rpg dcl

In this next example I am using a Subprocedure like a subroutine, to validate a date. The old way would look like below. Below is the equivalent with free definitions. In this example I am going to execute a procedure, ValLineNbr, to validate that the alphanumeric line number is numeric and if the field is numeric return the line number as a number.

And below is the free format version. This is what it looks like in fixed format:. For more details about how to define a data structure see here.

And now for the Procedure itself. The fixed format version has the starting Procedure specification P-specline 5, and ending P-spec, line The Procedure interface is coded on lines 6 and 7. As I said before there are many other ways to code and use Procedures. If you have a method you would like to share please do not post it in the comments, as the formatting in that section will make it look strange.

Contact me through the Contact Formon the right, and I will send you an email with my address. If you send me your example in an email I will include it method in a new post. I mostly use procedures instead of subroutines now. Some of the real power of this method is to use it in conjunction with RPG modules. Modules allow you to create multiple use objects similar to copybooks without the overhead. I think this great that IBM finally made free form for the "D" specs.

Although, I don't know when I will be able to experiment with the code as I have been out of work for a long time I am in the Chicago area where the companies existbut work is scarce.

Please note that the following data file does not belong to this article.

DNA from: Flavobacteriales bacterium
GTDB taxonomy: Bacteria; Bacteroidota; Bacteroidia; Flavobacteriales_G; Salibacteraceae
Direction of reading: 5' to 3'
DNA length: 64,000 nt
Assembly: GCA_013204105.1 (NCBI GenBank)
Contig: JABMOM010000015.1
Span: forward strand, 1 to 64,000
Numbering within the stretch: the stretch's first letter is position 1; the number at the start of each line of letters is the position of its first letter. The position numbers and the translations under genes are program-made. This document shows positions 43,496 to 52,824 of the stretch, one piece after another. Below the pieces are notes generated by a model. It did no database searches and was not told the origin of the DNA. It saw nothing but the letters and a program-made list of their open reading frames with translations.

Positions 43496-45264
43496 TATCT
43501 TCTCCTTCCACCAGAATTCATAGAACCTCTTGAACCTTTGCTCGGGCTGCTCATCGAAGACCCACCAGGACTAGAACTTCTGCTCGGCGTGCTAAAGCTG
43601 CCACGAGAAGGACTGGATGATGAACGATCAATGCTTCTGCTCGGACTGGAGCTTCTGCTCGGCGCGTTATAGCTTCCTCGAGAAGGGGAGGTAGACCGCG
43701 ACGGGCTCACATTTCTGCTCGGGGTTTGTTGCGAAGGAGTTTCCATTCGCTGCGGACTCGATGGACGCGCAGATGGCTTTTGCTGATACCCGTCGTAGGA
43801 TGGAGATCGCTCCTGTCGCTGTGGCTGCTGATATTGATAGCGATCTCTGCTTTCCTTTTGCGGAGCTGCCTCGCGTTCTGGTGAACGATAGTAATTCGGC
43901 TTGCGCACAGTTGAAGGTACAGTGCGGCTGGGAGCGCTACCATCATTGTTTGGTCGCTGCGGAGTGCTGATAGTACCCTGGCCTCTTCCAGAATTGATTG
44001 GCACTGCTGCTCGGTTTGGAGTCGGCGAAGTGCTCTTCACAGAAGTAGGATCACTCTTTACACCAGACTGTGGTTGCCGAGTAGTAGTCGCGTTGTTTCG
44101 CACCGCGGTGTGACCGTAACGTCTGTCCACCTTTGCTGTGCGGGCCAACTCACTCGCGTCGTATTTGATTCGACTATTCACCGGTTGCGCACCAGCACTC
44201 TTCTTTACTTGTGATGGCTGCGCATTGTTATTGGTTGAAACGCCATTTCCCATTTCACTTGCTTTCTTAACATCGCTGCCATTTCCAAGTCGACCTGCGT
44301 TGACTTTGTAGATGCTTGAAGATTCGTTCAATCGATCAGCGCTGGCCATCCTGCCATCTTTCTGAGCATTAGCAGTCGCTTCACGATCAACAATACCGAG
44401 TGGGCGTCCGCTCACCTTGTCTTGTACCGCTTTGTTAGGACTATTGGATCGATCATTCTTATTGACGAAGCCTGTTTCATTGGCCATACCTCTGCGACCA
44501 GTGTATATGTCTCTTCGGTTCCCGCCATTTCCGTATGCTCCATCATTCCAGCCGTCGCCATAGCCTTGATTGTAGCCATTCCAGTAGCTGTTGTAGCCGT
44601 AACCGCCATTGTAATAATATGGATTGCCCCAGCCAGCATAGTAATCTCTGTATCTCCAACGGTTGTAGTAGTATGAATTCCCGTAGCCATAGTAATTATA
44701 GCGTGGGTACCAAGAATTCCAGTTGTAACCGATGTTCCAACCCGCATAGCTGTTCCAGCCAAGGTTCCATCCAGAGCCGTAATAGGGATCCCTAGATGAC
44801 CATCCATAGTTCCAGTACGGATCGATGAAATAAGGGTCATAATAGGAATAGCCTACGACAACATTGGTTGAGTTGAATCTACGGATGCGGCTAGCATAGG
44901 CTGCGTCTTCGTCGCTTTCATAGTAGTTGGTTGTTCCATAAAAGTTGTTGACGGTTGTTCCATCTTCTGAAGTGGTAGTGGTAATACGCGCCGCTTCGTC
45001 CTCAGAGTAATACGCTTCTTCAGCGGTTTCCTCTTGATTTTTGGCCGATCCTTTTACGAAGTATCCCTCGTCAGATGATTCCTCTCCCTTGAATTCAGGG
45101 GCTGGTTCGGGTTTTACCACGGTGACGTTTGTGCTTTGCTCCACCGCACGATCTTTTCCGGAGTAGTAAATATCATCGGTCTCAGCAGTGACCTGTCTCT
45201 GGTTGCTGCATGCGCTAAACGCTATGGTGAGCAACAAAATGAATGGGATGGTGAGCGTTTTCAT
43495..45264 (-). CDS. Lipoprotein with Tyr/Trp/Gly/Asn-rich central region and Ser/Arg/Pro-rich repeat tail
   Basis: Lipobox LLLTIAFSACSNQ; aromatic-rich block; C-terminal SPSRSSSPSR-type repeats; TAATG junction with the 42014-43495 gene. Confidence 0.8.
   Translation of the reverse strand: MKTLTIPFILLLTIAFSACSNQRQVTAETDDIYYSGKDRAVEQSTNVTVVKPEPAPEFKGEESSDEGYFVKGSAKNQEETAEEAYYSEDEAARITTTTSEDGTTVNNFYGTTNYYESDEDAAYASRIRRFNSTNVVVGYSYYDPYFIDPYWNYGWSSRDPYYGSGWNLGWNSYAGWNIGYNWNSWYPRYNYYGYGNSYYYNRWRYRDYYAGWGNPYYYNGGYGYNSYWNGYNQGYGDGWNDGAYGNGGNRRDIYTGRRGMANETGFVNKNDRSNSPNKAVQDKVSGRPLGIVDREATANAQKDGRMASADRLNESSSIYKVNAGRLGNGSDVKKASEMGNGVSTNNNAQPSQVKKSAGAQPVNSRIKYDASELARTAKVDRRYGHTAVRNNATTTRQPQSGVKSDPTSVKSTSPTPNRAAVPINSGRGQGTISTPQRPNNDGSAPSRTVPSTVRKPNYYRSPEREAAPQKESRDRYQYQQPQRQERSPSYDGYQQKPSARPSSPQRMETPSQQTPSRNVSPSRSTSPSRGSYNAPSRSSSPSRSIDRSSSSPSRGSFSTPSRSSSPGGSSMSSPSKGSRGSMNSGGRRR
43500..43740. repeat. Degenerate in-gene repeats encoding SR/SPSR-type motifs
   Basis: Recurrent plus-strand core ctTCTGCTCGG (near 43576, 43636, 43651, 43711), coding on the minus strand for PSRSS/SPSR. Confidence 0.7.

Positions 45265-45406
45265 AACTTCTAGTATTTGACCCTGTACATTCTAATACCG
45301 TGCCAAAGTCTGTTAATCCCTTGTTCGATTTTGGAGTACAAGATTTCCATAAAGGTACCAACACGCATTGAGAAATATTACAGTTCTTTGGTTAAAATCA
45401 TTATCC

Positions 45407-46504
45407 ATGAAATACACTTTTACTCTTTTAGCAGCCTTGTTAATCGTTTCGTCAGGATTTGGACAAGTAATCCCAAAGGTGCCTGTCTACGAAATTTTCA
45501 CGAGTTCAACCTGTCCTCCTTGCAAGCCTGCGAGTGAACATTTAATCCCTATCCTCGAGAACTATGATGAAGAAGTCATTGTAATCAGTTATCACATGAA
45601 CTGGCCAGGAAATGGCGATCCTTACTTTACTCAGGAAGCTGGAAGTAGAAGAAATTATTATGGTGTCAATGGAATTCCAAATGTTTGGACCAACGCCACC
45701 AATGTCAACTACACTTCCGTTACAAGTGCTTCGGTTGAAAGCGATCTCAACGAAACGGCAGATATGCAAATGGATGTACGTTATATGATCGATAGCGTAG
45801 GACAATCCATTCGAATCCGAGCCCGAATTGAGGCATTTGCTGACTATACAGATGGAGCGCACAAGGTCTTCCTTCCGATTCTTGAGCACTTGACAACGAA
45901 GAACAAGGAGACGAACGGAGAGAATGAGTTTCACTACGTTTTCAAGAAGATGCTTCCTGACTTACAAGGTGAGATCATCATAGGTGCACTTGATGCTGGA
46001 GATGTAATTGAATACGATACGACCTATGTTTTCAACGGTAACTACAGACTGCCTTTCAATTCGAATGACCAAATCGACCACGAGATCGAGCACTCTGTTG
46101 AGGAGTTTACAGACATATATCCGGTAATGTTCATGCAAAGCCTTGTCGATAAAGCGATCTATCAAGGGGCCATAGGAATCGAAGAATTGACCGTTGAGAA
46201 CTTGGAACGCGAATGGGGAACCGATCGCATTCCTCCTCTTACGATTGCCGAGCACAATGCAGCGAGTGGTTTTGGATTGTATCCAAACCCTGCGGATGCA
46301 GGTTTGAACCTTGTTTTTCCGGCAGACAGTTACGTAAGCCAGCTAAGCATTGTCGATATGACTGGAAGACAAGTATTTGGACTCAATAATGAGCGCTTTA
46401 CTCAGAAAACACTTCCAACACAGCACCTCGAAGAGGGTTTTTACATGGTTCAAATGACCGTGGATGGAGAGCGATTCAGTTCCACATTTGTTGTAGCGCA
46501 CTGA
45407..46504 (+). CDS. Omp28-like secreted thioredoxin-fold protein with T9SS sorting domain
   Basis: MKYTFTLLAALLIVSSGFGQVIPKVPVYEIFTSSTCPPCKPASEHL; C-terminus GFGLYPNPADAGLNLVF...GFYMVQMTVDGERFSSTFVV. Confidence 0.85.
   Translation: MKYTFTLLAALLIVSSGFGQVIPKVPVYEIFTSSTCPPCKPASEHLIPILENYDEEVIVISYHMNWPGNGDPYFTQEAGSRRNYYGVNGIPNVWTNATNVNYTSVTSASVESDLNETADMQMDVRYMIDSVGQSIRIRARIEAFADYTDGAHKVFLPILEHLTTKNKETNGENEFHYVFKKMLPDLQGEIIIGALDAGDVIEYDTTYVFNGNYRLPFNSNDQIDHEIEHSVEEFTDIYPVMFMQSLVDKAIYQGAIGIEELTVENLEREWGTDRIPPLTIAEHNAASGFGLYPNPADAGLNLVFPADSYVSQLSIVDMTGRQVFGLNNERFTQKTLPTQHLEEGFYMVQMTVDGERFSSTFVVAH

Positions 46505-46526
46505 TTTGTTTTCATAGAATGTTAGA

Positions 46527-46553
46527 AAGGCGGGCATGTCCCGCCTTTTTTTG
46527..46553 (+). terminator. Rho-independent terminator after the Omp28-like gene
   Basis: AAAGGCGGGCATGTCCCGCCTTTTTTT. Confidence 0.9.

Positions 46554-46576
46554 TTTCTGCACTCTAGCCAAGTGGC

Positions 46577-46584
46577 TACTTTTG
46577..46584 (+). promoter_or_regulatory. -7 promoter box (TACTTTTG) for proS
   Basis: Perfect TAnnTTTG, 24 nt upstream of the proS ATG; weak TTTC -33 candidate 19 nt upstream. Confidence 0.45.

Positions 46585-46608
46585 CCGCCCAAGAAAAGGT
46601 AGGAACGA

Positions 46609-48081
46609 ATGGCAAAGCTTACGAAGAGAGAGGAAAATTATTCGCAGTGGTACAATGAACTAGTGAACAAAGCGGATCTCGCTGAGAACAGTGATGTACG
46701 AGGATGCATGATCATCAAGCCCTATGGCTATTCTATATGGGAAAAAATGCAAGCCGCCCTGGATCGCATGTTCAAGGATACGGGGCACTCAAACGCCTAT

Just as it is in CL. The code here is not particularly inviting, and I think that is because it is not arranged at all.

An Introduction to Variable Field Lengths in RPG

It is actually much prettier and easier to read when the field descriptions line up, and I don't think this is due to strangeness. I get the same reaction from users on screens; they look better lined up. I totally agree. I also do programming work in Clarion9 for Windows and always try to make it look "inviting" to read, for the people who will bethere when I'm not. So go back and use fixed format then! Problem solved! Whining about how code is formatted when you get a lot of free tips is just so insulting!

Grow up! I disagree with "Anonymous". It is very possible to be appreciative of the advice while still offering additional ideas that are useful to other like minded people. I am very grateful to Simon Hutchinson and others like him, but I also very much appreciate the comments from Lyne Noll and bolle if for no other reason, than the awareness that there are other people out there that value visual structure within the free environment.

Forums like this provide a free exchange of ideas, so those of Anonymous are also welcome. I just wanted to chime in, in hopes of encouraging more and not less open communication here. Good day Mr.April 16, Jon Paris. In the first part of this series I discussed why I thought that RPGers should care about the new free-form support. All definitions begin with a declaration operation code. For D-spec type definitions these take the form dcl-X where X is:.